A History of the Hungarian Scout Folk Ensemble


The scouting movement, based on Lord Robert Baden-Powell’s model, was embraced enthusiastically in Hungary as early as 1910. Scouts in Hungary soon earned a place in the larger society, recognized for their valuable contributions to youth education. After World War II, when the Communist regime banned scouting, Hungarian scouts then reorganized in exile, in other countries around the globe. In the United States, Hungarian scout troops were first organized in Cleveland in 1951. Since then, hundreds of local Hungarian youths have taken the Scout Oath and have become members of the worldwide Hungarian Scout Association in Exteris. At present, there are four scout troops in Cleveland; a traditional boy and girl scout troop and a men and a women’s adult troop, with a combined total of about 250 registered scouts. All four troops are supported by the American Hungarian Friends of Scouting, a 501(c)(3) organization.


The large group of young Hungarians in Cleveland gave Andrew and Magda Temesváry the inspiration in 1973 to organize a group that deals exclusively with the study of Hungarian culture in the “grass roots” sense of the word. The aim of the group is to preserve folk arts of the Hungarians living in the Carpathian basin; to search out the arts, make them their own, and present them to their viewing audiences. Folk dance, music, costumes, ballads, instruments and customs are areas explored in depth.


Membership in the Ensemble is reward-based, with a primary requisite of taking on an active leadership role in the local Hungarian Scout troops’ weekly meetings. Successful Scout leaders—who read, write, and speak fluent Hungarian—are thus invited to join the Ensemble, where they experience cultural preservation in a fun but disciplined manner. We dance, make our own authentic costumes, sing as a choir, and celebrate holidays with traditional Hungarian customs. Research, woodcarving, painting, embroidery, and performances throughout the year round out the highly active and rewarding experiences for each member.


Members eagerly share their colorful heritage with friends and neighbors in the communities in which they live, and welcome opportunities to display their hard-won knowledge and feature their dancing skills, woodcarvings, paintings, and bright embroidery. These vibrant and memorable performances take place in all areas of the community, including theaters, community festivals, churches, theme parks, formal balls, nursing homes and private residences.


Traveling has always been a favorite of the Ensemble. We attend two yearly weekend workshop camps, one near Cleveland and one in upstate New York, where we learn new dances and techniques from guest instructors and artists. The Ensemble has performed in many places both nationally and internationally, including Michigan, New York, New Jersey, Ontario, Quebec, Hungary, and Transylvania (Romania). Locally, we have performed in venues such as Cleveland State University, Kent State University, Canton Civic Center, E.J. Thomas Hall, The Palace Theater, and Blossom Music Center. Audiences have included many dignitaries: mayors, governors, members of Congress, ambassadors, as well as Hungarian Prime Minister Viktor Orbán and President Ronald Reagan.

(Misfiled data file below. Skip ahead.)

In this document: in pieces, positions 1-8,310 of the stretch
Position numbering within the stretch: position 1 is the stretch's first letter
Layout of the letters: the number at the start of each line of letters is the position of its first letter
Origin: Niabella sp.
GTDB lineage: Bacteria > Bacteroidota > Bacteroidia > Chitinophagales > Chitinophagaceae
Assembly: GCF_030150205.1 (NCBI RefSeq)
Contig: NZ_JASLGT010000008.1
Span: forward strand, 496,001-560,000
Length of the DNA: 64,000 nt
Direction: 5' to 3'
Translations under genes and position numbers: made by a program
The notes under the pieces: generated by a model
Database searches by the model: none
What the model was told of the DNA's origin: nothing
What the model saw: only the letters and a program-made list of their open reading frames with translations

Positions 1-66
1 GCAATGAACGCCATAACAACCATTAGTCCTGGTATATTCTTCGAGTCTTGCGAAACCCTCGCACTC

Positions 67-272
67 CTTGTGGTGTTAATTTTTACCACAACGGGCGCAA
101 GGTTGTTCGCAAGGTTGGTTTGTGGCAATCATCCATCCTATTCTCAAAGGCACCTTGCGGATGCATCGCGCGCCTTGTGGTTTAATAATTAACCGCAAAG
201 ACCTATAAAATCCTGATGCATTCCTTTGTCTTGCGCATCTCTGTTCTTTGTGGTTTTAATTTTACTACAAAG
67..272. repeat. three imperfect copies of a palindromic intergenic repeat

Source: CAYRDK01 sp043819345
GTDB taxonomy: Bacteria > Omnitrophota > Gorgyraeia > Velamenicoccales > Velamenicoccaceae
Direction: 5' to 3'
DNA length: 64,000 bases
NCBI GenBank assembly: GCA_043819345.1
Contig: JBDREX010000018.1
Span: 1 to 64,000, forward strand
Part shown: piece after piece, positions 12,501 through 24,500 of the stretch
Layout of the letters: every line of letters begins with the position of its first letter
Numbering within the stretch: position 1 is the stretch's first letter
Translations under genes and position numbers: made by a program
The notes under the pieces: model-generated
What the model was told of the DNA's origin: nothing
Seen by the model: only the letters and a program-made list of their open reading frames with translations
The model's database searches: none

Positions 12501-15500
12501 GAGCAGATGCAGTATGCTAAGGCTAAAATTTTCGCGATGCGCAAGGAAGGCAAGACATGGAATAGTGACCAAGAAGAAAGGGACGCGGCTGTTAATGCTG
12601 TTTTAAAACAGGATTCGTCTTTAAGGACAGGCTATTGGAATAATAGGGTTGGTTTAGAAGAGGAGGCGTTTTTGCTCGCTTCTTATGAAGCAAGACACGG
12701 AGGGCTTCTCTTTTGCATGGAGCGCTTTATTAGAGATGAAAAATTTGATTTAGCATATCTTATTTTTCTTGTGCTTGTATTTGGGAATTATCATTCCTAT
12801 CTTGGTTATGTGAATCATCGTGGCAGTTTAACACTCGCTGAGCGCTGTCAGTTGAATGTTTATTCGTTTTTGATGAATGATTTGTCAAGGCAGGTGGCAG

During the summer of 2001, the Ensemble toured northern Hungary and Transylvania (a part of Romania). The aim was to do ethnographic research and for the members to see folk culture firsthand in the villages. The members were required to prepare for the trip by researching topics that were seen and heard while on tour. During the tour they learned dances, songs, and other elements of folk culture from the older people in the Hungarian villages.

The summer of 2011 brought another European tour for the Ensemble. This time, they toured northern Hungary and Hungarian-speaking regions of Slovakia and Ukraine. They spent ten days in Kazár, a village in northern Hungary, where they learned a new dance and became acquainted with specific aspects of this village’s folk culture through interviews and daily living with the villagers. In Slovakia and Ukraine, they visited major historical sites and built relationships with the local Hungarian scouts.

The Ensemble also had the honor of taking part in the Smithsonian Folklife Festival in July 2013, where we performed in the Hungarian village erected on the National Mall.

The summer of 2016, the troupe once again went on an ethnographic tour to Hungary and the Hungarian-speaking regions of Transylvania and Serbia. Not only were they able to gain specific knowledge into other Hungarians’ ways of lives, but they were able to gain a better appreciation for their own heritage. The troupe gathered their knowledge, as well as another new dance that they learned their first week and a half in Kazár, to bring home to wow their families and audiences in Cleveland.


The Ensemble held its 45th anniversary performance on November 10th, 2018, at the Lakewood Civic Center in Lakewood, Ohio. The performance was a great success on many levels.  Not only were we supported by more than 600 people in the auditorium, but after for the week after the gala show, 5,000 people joined us to watch it on the Internet.

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Preservers and promoters of Hungarian folk culture